Avoid Repeating the Biggest Blunders In Business

2 min read • Mar 14, 2014 • Guest Post

vector thumb down background. Eps10business mistusiness bankruptcy filings fell 24 percent in 2013, the American Bankruptcy Institute reported. Unfortunately, one reason was many companies feared they could not afford the expense of filing, according to SSG Capital Advisors bankruptcy expert Teresa Kohl. Kohl foresees an increase in business failure in 2014 if interest rates rise.

At the same time, the NFIB’s Small Business Optimism Index shows businesses struggle with tax and regulatory burdens, high inventory, and low sales. NFIB chief economist Bill Dunkelberg projects that midterm campaign demands for minimum wage hikes will further depress the economy in 2014, barring an unforeseen surge in economic activity. Rather than counting on macroeconomic luck to get them through the coming year, small business owners are better advised to review the mistakes of 2013 in order to avoid repeating them this year.

Marketing Mistakes

The biggest cause of small business failure in 2013 was poor marketing, a University of Tennessee study found. Two problem areas were pricing strategy and advertising waste. Both problems reflect a failure to test the market. JC Penney CEO Ron Johnson committed this blunder on a colossal scale by arbitrarily insisting on eliminating coupons and sales without testing how shoppers would react. The strategy sent company stock plunging from $42 to $14 and sent Johnson looking for a new job. Similarly, small business owners tend to set prices and buy ads based on what they think will sell instead of first testing what people will buy. The smart strategy is to test-market prices and ad campaigns on a small scale instead of spending big bucks on promotions that may not turn a profit.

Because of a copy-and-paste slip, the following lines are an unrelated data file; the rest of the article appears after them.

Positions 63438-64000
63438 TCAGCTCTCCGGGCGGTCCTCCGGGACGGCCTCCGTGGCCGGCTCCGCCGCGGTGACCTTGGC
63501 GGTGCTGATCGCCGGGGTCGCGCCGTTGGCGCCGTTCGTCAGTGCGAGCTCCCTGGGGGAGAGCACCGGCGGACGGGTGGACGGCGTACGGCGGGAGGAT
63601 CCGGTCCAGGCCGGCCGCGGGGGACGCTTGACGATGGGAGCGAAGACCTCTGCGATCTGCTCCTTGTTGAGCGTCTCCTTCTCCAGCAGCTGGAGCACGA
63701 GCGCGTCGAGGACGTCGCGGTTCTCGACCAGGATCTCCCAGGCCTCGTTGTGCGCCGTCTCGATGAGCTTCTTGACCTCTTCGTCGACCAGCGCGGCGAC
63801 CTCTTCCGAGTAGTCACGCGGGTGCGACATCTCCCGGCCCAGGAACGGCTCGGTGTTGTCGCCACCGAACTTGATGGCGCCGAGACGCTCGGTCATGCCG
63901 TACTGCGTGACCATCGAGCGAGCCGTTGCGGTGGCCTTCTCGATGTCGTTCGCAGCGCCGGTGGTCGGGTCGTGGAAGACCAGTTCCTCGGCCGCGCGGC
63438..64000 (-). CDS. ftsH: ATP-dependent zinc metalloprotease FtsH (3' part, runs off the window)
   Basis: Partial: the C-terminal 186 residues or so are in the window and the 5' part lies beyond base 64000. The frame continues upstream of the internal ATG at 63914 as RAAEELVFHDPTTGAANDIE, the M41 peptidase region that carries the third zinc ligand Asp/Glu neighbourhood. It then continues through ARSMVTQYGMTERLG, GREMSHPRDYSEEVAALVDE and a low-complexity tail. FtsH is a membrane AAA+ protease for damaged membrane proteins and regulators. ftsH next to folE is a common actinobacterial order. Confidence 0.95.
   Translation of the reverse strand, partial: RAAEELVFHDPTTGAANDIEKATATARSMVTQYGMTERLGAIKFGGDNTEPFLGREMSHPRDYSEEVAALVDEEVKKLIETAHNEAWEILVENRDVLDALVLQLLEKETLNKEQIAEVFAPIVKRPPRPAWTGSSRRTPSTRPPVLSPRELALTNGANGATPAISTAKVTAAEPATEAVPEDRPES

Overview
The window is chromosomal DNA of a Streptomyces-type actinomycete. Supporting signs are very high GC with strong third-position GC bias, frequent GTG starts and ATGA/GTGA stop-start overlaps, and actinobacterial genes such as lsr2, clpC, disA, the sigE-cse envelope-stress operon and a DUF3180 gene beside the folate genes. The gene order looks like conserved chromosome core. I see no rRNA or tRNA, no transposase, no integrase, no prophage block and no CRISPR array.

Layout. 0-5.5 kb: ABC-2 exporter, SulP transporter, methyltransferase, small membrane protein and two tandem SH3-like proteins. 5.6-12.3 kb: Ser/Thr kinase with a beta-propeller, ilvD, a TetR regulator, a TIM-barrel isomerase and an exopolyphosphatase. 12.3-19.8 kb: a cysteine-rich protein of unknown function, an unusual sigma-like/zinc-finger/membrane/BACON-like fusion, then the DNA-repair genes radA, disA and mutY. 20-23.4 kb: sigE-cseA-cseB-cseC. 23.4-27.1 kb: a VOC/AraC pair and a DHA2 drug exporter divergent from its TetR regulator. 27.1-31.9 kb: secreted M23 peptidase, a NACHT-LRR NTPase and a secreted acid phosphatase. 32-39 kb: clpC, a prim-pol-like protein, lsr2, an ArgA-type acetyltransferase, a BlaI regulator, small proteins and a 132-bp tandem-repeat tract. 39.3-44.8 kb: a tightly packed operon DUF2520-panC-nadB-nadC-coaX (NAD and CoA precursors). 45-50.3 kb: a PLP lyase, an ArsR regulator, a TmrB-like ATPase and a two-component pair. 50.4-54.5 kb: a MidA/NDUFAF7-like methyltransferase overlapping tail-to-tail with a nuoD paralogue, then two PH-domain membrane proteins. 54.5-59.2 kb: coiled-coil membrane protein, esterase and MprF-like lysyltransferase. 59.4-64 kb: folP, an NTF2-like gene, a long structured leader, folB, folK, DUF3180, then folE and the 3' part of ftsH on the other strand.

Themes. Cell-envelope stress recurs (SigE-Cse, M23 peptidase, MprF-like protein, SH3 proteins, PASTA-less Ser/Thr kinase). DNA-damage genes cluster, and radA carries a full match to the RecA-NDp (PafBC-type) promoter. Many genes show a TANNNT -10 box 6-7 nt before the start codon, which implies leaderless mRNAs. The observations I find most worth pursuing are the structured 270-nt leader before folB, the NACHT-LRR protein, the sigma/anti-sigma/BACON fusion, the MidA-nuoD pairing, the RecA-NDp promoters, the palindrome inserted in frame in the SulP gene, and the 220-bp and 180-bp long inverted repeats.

Lack of Experience

Lack of experience is generally the top reason for small business failure, according to popular business textbook author Dr. Michael Ames. Ames finds this problem particularly acute in the area of leadership experience. If business owners lack the expertise to handle aspects of their business, he advises they should invest in hiring skilled staff instead of trying to do it themselves.

Poor Financial Management

Small businesses frequently suffer from widespread financial management mistakes, according to a 2013 NFIB Research Foundation survey of 400 accountants. The most common failures include not updating financial records, not preparing a budget, not talking to financial consultants regularly outside of tax season, and not developing tax strategies. One solution experts recommend is routinely posting financial data to a cloud-based accounting system. Automated payroll systems such as those provided by Intuit merchant services can similarly help alleviate problems stemming from poor financial record-keeping.

Unnecessary Innovations

According to Facebook global director of engineering Andrew Bosworth, the most frequent mistake tech start-ups make is trying to reinvent the wheel by creating technology that already exists. In any industry, innovating without exploring proven precedents is a waste of time and money. When there’s an established procedure or tool for performing a routine task, the shortcut to success is modeling industry best practices. Innovation is good for opening up new markets, but there’s no profit to be made rediscovering beaten paths.


Roy Rasmussen

Roy Rasmussen, co-author of "Publishing for Publicity," is a freelance copywriter who helps small businesses get more customers and make more sales. His specialty is helping experts reach their target market with a focused sales message. His most recent projects include books on cloud computing, small business management, sales, and business coaching.